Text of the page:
Johnny Cash's Human Design Chart

Design
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    Design
      Personality

        Chart Properties

          This Incarnation Cross represents the specific theme or purpose of Johnny Cash's life. It's determined by the positions of the Sun and Earth at the time of Johnny Cash's birth and 88 days before Johnny Cash's birth. This cross embodies Johnny Cash's unique potential and the lessons they're came to learn, providing a roadmap to fulfilling Johnny Cash's life's purpose.

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          Johnny Cash's Biography

          American musician, a country western singer and guitar player who is charismatic and rough-hewn. He shot out of obscurity in cotton-patch Arkansas to become one of the most enduring and popular figures of the mid-’50s folk scene. His music includes “Folsom Prison Blues” and “I Walk the Line.”
          The fourth of seven children of Ray and Carrie Cash, his family was saved from the ravages of the Great Depression when the Cash family earned the right to a home, a barn, a mule and 20 acres by clearing land in the Dyess Colony in Arkansas. Cash listened to stories from his father of riding the rails and the hard times. “I always knew I was going to be a singer” he said, ” from the age of four.” His mother knew it too and managed singing lessons at 50 cents an hour, taking in washing to pay for them. Cash worked with the family in the fields picking cotton, but his younger sister Reba recalls, “It seemed like Daddy was always having to tell him to get with the work because he was staring off at a bird or an airplane or just leaning on his hoe.” In May 1944, Cash’s older brother Jack died of injuries cutting wood to earn $3 a day for the family. This event deepened the family’s religious faith.
          After a brief job working in an auto factory in Michigan, Cash joined the U.S. Air Force. Stationed in Germany, he learned to pick a guitar. Under the GI Bill he went to broadcasting school in Memphis, Tennessee and got small singing jobs. In 1955, he got his first big exposure by appearing with Elvis Presley at the Louisiana Hayride.
          In 1955, Cash joined up with two guitarists and their first single, “Cry! Cry! Cry!” became a regional hit. A year later, Cash had a country and crossover pop hit, “I Walk the Line” and became a regular on the Grand Ole Opry.
          He became known as the Man in Black, always dressing in black. He has won numerous awards, had gold albums, played in numerous secondary TV parts, and was the host of his own network TV program, “The Johnny Cash Show” for three seasons. By 1971 he had become the largest-selling, most-famous country singer ever. His autobiography came out in 1975, “The Man in Black.” In 1986 his first spiritually driven novel entitled “Man in White” was published.
          Cash married Vivian Liberto, a San Antonio girl who had been his pen pal, after leaving the Air Force. They had four daughters: Rosanne, also a country and western star, Kathy, Cindy and Tara. Cash went on the road touring where he was soon washing down uppers and downers with alcohol to survive the grueling pace. He had met June Carter of the Carter Family country singers early in his career and they became good friends. Through the years they developed a stronger relationship, and after he divorced Vivian in 1967, he married June Carter in 1968. They have one son, John Carter Cash, also a performer.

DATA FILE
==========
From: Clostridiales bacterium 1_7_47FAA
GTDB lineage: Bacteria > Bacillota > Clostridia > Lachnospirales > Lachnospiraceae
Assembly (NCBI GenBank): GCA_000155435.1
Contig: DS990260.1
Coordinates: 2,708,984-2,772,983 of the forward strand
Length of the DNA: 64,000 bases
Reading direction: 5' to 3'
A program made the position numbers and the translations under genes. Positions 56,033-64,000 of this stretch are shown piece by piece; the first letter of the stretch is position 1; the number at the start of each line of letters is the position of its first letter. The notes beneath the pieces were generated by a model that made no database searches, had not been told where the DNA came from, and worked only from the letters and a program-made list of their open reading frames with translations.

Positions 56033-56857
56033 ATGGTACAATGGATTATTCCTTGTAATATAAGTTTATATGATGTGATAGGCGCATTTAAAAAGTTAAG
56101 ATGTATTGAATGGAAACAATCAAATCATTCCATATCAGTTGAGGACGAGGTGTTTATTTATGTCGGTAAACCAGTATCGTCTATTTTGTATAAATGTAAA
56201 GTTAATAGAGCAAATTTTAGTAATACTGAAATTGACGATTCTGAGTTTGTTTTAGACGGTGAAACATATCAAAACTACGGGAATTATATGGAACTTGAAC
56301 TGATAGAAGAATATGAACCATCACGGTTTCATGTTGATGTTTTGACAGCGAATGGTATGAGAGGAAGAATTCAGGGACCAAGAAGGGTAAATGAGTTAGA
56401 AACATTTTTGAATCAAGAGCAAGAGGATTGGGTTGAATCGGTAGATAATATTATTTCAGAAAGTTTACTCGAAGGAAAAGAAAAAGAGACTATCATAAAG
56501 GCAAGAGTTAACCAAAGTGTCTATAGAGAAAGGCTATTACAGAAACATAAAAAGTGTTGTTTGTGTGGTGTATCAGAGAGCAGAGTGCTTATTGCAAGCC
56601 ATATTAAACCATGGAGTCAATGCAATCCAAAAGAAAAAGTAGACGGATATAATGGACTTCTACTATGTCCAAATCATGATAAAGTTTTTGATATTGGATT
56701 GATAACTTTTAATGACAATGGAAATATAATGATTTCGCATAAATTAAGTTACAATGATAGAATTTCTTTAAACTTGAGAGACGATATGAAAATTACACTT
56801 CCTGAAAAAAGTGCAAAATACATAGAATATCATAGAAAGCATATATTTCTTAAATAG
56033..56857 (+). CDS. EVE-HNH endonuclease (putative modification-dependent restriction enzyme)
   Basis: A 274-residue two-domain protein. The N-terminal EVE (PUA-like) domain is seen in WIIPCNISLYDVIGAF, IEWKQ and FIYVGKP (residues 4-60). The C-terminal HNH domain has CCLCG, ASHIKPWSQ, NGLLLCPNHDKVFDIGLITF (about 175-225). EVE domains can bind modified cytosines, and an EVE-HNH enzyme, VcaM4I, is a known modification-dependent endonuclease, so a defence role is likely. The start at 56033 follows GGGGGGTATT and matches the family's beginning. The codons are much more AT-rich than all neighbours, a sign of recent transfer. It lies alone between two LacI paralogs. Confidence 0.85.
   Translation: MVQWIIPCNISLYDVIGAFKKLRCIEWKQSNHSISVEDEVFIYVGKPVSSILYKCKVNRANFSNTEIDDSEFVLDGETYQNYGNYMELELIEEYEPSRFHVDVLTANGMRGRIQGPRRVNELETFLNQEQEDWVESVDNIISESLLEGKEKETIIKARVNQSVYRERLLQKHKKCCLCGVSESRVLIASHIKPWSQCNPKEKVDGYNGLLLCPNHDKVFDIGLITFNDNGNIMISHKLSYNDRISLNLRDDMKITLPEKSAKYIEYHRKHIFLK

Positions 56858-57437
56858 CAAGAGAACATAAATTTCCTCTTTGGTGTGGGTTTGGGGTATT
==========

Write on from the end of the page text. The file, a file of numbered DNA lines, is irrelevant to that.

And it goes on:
Cash finally won his legendary fight with drugs and alcohol in 1983 after the family confronted him and he checked himself in the Betty Ford Clinic for 44 days. The new sober Cash has become a doting father and grandfather with an uncanny ability to know when his family needs him. In 1992, he was inducted into the Rock and Roll Hall of Fame, the only singer to have also been inducted into the Country and Western Hall of Fame. He is known for his concern for the abused and underprivileged, including those in prisons. “I don’t see any good coming out of a prison. You put them in like animals and tear the souls and guts out of them, and let them out worse than they went in.” He continues to donate his services to Billy Graham’s crusades.
          In 1997, at age 65, Cash was diagnosed with Shy-Drager syndrome, a degenerative nerve disease that can cause tremors and muscle stiffness. He was forced to cancel appearances in late October 1997, immediately following the promotion of his autobiography, “Cash: The Autobiography,” on “Good Morning America.” Around the same time, he revealed his condition at a concert in Flint, Michigan after he dropped his guitar pick and nearly fell over while trying to pick it up. Cash was hospitalized in November 1999 for pneumonia from which he fully recovered to enjoy the holidays with his wife in their Jamaican home. The illness returned in February 2001, taking him back into the hospital.
          June Carter Cash, his wife and musical partner, died on 15 May 2003 in Nashville, Tennessee of complications from heart surgery which she underwent on 7 May 2003. Just a few months after the death of his wife, Johnny Cash died at age 71 on the morning of 12 September 2003 in Nashville of complications from diabetes.
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